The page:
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Acids

In any chemistry laboratory, we find acids such as hydrochloric acid, sulphuric acid and nitric acid. These acids are called mineral acids because they can be prepared from naturally occurring compounds called minerals. Mineral acids are generally stronger than household acids (used for cleaning toilets etc.).
 
  • Oxides of non-metals are acidic oxides, e.g., sulphur dioxide, carbon dioxide.
    Acidic oxides dissolve in water to form acids.
  • Oxides of metals are basic oxides, e.g. sodium oxide, calcium oxide.
    Basic oxides dissolve in water to form bases.

 

Properties of Acids
  1. They are sour in taste.
  2. They react with alkali metals to liberate hydrogen.
  3. They react with bases to form salt and water.
  4. They turn blue litmus paper red.
  5. They react with carbonates and bicarbonates to liberate carbon dioxide.
  6. They conduct electricity.

Different Concepts of Acids

  1. Arrhenius concept: According to Arrhenius, acids are substances which dissociate to produce hydrogen ions (H+) when dissolved in water.
     
    HCl (aq) Description: 32730.jpg H(aq) + Cl (aq)
  2. Bronsted–Lowry concept: According to this concept, an acid is a proton (H+) donor.
     
    H2O + HCl Description: 32730.jpg H3O+ + Cl
     
    In this example, HCl is an acid which donates a proton to water, leading to the formation of hydronium ions (H3O+).
  3. Lewis concept: According to this concept developed by Gilbert N. Lewis, an acid is an electron pair acceptor.
     

Classification of Acids

Acids are classified into different types as shown in Table.
 

Classification of Acids

 

Parameters

Types

Source

(a) Organic acids: Derived from plants, e.g. oxalic acid, citric acid
 
(b) Inorganic acids: Derived from minerals, e.g. hydrochloric acid, sulphuric acid

Molecular composition

(a) Hydracids: Contain hydrogen and non-metallic element other than oxygen, e.g. hydrochloric acid, hydroiodic acid
 
(b) Oxyacids: Contain hydrogen, another element and oxygen, e.g. nitric acid, sulphuric acid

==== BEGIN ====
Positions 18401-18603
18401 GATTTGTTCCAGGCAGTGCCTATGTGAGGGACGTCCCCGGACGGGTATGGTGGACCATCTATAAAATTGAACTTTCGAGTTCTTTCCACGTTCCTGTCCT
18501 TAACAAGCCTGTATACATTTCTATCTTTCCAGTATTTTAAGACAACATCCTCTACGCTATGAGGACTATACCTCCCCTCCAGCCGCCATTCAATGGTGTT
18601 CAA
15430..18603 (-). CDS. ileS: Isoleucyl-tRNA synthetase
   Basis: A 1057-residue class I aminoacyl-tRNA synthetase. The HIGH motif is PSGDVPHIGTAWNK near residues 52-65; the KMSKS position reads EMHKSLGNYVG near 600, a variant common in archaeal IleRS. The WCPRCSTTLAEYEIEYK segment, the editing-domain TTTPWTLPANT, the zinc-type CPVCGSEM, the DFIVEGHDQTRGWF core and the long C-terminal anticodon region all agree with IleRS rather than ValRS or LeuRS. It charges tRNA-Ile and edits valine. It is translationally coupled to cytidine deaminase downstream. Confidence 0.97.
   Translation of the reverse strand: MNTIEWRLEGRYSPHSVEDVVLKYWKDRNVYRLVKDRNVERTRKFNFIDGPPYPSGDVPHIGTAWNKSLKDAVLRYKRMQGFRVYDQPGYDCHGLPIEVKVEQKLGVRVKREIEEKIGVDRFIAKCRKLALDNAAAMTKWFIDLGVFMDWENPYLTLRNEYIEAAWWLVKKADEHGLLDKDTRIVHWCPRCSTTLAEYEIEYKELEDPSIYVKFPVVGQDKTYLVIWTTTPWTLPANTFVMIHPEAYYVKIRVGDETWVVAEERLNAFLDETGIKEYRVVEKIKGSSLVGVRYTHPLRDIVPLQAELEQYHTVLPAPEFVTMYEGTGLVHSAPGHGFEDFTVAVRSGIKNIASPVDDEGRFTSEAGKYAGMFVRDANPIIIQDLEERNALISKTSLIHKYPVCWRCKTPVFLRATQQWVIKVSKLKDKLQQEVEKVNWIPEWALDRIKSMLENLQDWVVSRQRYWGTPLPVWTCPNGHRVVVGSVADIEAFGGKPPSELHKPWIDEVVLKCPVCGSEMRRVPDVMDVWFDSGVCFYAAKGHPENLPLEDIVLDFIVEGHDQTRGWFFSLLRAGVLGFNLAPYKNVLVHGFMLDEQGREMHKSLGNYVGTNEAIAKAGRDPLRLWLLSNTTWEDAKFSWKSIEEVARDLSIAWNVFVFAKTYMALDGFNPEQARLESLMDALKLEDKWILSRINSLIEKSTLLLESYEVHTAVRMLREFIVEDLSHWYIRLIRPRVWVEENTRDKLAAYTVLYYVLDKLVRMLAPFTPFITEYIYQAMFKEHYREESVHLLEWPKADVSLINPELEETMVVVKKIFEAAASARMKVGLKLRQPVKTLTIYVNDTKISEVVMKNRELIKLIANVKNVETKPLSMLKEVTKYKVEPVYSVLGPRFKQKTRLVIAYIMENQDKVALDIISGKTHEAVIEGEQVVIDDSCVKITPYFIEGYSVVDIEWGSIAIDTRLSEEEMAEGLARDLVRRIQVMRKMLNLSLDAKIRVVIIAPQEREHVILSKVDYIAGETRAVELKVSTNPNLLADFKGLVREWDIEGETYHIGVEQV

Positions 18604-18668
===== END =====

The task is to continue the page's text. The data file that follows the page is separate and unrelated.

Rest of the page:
Strength (concentration of the hydronium ion)

(a) Strong acid: Complete dissociation in aqueous solution, thereby producing a high concentration of hydrogen or hydronium ions, e.g. hydrochloric acid, sulphuric acid
 
(contains only ions)
 
(b) Weak acid: Partial dissociation in aqueous solution, thereby producing a low concentration of hydrogen or hydronium ions, e.g. acetic acid, carbonic acid
 
(contains molecules and ions)

Concentration

(a) Concentrated acid: Has a relatively high percentage of acid in its aqueous solution
 
(b) Dilute acid: Has a relatively low percentage of acid in its aqueous solution

Basicity (number of hydrogen ions that can be produced per molecule of the acid in aqueous solution)

(a) Monobasic acid: Ionises in aqueous solution to produce one replaceable hydrogen ion per molecule of the acid, e.g. HCl, HNO3, CH3COOH
 
 
(b) Dibasic acid: Ionises in aqueous solution to produce two hydrogen ions per molecule of the acid, e.g. H2SO4
 
(c) Tribasic acid: Ionises in aqueous solution to produce three replaceable hydrogen ions per molecule of the acid, e.g. H3PO4

Preparation of Acids

  1. From non-metals: Hydrogen combines with non-metals to form acids.
     
    H2 + Cl2 Description: 32737.jpg 2HCl (hydrochloric acid)
  2. From acidic oxides: Acidic oxides dissolve in water to give an acid.
     
    CO2 + H2O Description: 32737.jpg H2CO3 (carbonic acid)
  3. From salts: Normal salts of more volatile acids are displaced by less or non-volatile liquid.
     
  4.  By oxidation of non-metals: Sulphur is oxidised by concentrated nitric acid to form sulphuric acid.
     
    S + 6HNO3 Description: 32737.jpg H2SO4 + 2H2O + 6NO2

Sulphuric acid is also known as oil of vitriol.

Chemical Properties of Acids

  1. Neutralisation reactions: Acids neutralise bases to form salt and water.
     
    HCl + NaOH Description: 32743.jpg NaCl + H2O
  2. Reaction with active metals: Acids react with active metals to liberate hydrogen.
     
    Zn + 2HCl Description: 32743.jpg ZnCl2 + H2
  3. Reaction with salt: Acids on heating with salt undergo double decomposition reaction wherein less volatile acid displaces the more volatile acid.
     

Uses of Acids

  1. Sulphuric acid is used in the manufacture of other acids such as hydrochloric and nitric acid.
  2. Sulphuric acid is used to remove the surface oxide layers on metals before the metals are coated with paint that prevents rusting.
  3. Nitric acid is used in the manufacture of fertilisers, plastics, photographic films and dyes.
  4. Nitric acid is also used in the preparation of explosives such as dynamite and TNT.
  5. Boric acid is used as an eye wash.
  6. Citric acid is used as a food preservative.
  7. Oxalic acid is used to remove ink stain.
  8. Carbonic acid is used to flavour soft drinks.
  9. Tartaric acid is used in baking powder.
  10. Hydrochloric acid is used in pickling (to remove impurities, stains etc.) of steel.
  11. Acetic acid is used to preserve pickles.
  12. Sulphuric acid is used in car batteries.





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